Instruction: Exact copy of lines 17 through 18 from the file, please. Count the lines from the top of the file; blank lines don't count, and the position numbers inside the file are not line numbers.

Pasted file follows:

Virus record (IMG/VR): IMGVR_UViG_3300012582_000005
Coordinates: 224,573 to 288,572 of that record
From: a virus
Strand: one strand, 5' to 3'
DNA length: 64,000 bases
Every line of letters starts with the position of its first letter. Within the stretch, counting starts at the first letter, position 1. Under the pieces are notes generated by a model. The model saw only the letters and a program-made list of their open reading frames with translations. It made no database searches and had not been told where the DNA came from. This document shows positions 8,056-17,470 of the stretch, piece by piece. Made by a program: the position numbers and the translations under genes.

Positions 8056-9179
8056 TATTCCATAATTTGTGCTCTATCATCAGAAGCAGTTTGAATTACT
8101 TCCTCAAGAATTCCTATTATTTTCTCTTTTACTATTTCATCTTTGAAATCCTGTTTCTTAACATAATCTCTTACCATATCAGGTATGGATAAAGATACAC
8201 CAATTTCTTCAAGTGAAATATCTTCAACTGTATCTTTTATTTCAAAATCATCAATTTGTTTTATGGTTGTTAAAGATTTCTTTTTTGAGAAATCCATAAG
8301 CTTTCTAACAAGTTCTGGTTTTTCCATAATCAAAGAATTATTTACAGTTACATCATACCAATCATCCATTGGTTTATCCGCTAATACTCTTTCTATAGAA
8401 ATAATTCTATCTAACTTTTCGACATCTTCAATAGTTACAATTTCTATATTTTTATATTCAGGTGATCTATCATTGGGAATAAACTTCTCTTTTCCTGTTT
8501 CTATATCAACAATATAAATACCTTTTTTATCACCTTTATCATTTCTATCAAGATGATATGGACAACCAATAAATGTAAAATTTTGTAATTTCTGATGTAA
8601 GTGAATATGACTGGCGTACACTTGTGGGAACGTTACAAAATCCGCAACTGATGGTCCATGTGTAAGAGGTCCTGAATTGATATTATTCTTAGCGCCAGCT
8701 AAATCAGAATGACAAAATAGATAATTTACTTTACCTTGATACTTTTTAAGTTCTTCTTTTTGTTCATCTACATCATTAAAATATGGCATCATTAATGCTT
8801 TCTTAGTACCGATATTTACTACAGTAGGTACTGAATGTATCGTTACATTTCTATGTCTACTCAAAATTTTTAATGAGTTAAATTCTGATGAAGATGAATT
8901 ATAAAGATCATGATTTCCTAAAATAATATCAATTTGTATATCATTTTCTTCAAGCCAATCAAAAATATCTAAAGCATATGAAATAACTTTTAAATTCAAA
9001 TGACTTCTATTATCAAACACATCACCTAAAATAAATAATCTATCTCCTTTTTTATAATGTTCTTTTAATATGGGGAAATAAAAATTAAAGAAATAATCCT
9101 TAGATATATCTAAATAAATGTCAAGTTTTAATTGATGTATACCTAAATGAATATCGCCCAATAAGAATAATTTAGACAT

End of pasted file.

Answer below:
8901 ATAAAGATCATGATTTCCTAAAATAATATCAATTTGTATATCATTTTCTTCAAGCCAATCAAAAATATCTAAAGCATATGAAATAACTTTTAAATTCAAA
9001 TGACTTCTATTATCAAACACATCACCTAAAATAAATAATCTATCTCCTTTTTTATAATGTTCTTTTAATATGGGGAAATAAAAATTAAAGAAATAATCCT